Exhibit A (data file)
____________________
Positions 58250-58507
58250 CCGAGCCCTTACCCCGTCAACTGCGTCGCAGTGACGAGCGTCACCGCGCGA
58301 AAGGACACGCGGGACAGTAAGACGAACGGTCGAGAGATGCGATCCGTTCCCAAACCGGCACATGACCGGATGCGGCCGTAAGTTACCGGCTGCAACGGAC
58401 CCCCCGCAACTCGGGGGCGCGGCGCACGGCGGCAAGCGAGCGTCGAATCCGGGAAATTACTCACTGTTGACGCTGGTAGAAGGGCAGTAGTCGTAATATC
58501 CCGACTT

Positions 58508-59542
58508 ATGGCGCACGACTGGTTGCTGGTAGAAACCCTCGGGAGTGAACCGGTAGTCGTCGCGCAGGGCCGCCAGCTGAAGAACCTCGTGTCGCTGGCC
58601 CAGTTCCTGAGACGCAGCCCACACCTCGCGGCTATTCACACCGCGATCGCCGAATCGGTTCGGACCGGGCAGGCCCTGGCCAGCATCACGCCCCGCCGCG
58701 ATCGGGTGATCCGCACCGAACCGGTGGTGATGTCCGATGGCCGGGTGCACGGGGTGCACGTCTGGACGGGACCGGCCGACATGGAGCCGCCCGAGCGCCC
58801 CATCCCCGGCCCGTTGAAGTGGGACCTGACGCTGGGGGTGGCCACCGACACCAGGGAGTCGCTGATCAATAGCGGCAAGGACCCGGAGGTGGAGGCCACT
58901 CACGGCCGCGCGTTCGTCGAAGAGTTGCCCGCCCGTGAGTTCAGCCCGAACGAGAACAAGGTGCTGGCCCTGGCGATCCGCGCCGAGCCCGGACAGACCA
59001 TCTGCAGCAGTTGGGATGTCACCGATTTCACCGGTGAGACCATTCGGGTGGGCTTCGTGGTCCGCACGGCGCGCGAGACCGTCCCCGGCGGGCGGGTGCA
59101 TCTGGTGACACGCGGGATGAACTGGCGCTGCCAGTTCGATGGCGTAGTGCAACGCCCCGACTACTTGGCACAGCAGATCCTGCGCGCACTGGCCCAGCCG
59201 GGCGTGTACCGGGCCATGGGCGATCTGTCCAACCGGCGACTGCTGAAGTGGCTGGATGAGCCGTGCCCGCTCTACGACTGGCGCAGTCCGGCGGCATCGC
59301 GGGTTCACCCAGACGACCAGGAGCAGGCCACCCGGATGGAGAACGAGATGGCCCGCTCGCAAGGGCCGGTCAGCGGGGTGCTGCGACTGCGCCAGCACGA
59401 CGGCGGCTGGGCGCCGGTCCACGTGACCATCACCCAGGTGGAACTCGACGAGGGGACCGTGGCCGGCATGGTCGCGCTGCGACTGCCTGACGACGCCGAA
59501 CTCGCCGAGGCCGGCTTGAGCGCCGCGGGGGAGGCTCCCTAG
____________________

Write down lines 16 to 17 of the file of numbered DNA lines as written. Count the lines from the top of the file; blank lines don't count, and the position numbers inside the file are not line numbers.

59401 CGGCGGCTGGGCGCCGGTCCACGTGACCATCACCCAGGTGGAACTCGACGAGGGGACCGTGGCCGGCATGGTCGCGCTGCGACTGCCTGACGACGCCGAA
59501 CTCGCCGAGGCCGGCTTGAGCGCCGCGGGGGAGGCTCCCTAG